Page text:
Journalism plays a corrosive role in science in this respect – there is an enormous arrogance with which news releases of “breaking” research present the work as brushing aside anything which has previously been done on the subject. As if we are being instructed by our political overseers “das ist dran” – this is the new established position on this subject.

  43. Did anyone else catch the fact that Lamb refers to the climate “improving” as it gets warmer and “deteriorating” as it gets colder? Interesting characterization, which I think is also correct–since his data relies on things like the growing regions for olives and grapes.

    More olive oil and more wine is definitely an “improvement” in my book!

  44. Volume 29, Issue 1 (February 2000)
    AMBIO: A Journal of the Human Environment

    Article: pp. 51–54 | Abstract | PDF (2.30M)
    How Warm Was the Medieval Warm Period?

    Thomas J. Crowley1 and Thomas S. Lowery2

  45. @phlogiston
    Yep, that’s the attractor I am talking about. If we were to be at the actual end of an ice age and the temperature shot up to 22C as it naturally will, what sort of doomsday predictions will we get from the church of CAGW. I understand it could be a million years coming, but if the world isn’t ruled by intelligent rabbits all the men long gone (or maybe even if it is,) someone will proclaim that the thermal end times are nigh.

  46. climatereason says:
    June 24, 2012 at 4:14 pm

    Phil Jones is much maligned, he is very knowlegable on the basics.
    He helped edit this book which is really excellent; …

    The hockeystick is on page four,
    say no more …

  47. billy liar

    read the rest of the book-jones is merely one of the editors. He sometimes ‘over interprets’ the data and tries to protect his position but his basic knowledge is good
    tonyb

  48. This was a good effort and supportive of concerns about long term cooling, which, for a brief period mid last century, seemed to get some visibility. Unfortunately the Malthusians embraced it to help tout their population control mantra and somehow the notion of a future cooling challenge got discredited by association. That’s really a shame, because all indications are that the cooling is indeed underway when a long scale is selected.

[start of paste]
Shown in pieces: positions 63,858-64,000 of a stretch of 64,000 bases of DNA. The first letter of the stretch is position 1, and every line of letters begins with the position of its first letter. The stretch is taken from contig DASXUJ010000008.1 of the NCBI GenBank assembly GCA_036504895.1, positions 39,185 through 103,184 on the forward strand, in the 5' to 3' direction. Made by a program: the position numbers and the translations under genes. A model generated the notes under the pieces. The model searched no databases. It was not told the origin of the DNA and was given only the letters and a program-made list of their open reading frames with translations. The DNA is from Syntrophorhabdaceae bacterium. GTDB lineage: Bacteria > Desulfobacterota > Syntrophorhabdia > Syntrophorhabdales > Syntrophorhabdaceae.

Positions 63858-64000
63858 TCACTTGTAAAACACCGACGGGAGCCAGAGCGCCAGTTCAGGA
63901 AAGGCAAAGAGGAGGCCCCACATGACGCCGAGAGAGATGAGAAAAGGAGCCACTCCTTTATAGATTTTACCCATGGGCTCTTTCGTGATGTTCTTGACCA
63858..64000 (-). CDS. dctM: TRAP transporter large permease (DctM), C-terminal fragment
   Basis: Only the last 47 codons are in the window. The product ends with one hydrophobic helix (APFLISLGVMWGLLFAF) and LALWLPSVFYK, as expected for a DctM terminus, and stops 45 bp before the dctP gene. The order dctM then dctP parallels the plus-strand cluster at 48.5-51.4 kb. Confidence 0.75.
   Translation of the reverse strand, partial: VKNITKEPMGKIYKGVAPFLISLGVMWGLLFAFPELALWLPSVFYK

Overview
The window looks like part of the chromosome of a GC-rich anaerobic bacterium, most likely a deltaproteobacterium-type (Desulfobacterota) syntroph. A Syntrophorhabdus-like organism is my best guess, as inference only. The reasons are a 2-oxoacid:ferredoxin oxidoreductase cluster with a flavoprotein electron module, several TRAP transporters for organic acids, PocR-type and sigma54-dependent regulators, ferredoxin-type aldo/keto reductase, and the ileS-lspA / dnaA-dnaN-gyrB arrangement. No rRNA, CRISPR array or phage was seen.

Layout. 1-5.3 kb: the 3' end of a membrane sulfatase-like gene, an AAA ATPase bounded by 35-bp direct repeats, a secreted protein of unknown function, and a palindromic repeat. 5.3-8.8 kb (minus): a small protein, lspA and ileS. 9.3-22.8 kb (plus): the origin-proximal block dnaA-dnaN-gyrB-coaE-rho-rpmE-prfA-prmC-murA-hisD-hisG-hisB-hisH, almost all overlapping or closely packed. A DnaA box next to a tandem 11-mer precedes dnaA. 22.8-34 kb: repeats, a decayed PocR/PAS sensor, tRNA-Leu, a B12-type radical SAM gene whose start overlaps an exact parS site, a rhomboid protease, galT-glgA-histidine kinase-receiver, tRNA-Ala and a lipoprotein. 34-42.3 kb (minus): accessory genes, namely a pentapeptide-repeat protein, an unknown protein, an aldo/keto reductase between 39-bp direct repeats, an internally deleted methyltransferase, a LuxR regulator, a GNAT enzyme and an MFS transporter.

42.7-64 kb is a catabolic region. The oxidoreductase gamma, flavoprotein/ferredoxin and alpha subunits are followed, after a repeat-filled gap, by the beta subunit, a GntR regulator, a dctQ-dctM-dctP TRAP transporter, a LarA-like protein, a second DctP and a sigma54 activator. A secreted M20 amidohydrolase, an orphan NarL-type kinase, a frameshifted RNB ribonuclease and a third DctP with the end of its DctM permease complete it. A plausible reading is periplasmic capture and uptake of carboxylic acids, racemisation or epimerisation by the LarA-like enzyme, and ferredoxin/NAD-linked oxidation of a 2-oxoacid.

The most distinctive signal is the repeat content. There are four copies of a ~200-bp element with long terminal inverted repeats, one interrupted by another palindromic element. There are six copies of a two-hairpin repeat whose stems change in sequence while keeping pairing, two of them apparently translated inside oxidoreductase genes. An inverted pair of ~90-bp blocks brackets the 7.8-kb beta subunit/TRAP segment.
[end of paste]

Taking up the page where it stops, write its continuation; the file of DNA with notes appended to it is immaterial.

49. Stephen Richards says:
    June 25, 2012 at 1:14 am
    phlogiston says:

    June 24, 2012 at 2:35 pm
    There seems to be a shortening wavelength of oscillation between warm an cold periods:
    Lambs work, when building his past climate temperature graph, shows a shorter and shorter warm period as the planet approached the ice ages. So maybe you are right? Who knows?

    Are you referring to previous ice ages e.g. Eemian and earlier? I would be interested to see this research.

  50. Owen in Ga says:
    June 25, 2012 at 12:19 pm
    @phlogiston
    Yep, that’s the attractor I am talking about. If we were to be at the actual end of an ice age and the temperature shot up to 22C as it naturally will, what sort of doomsday predictions will we get from the church of CAGW. I understand it could be a million years coming, but if the world isn’t ruled by intelligent rabbits all the men long gone (or maybe even if it is,) someone will proclaim that the thermal end times are nigh

    I think REM said it best, “Its the end of the world as we know it, and I feel fine…”

  51. Gwen says
    Thank you, Owen, for describing temperature in such a term as ‘shotup’. I really do get tired of reading scientifically produced material (as well as weather forecasts and so on) which describe temperatures as becoming ‘warmer’ / ‘cooling’. Climate or weather may be so described but not the temperature or the mercury. This review does not escape altogether – read ‘Climate during the Holocene’.

  52. An excellent precis of volume 2 by Anthony Watts.

    - Uncomfortable data for the CAGW camp. In the past it has been substantially warmer than today and the results have been far from catastrophic; except that
    - The excerpts quoted by Anthony Watts are eurocentric, describing extents of agriculture in Europe and North America. Was this cherry-picking or did Lamb’s work not discuss the effects of warmer climate in regions inhabited by the other 90% of the world’s population?

  53. @Oldfossil

    The extents of agriculture are based on documented historical evidence, which does not tend to be available in many places, particularly in the Southern Hemisphere. Lamb acknowleges the lack of evidence there.

    However evidence from expanding glaciers in places such as New Zealand and Chile during the LIA suggests that the LIA (and logically therefore, the MWP) was a worldwide event.

    Most importantly, though, Lamb states categorically

    Evidence already cited at various places in this volume suggests that, for a few centuries in the Middle Ages, the climate in most parts of the world regained something approaching the warmth of the warmest postglacial times.

  54. Dr. Ball’s observation is that a “takeover” be Wrigley and followers destroyed Lamb’s files and the focus of the CRU, in the service of a political agenda. This is/was a template for what Warmism has been attempting to do to climate science ever since.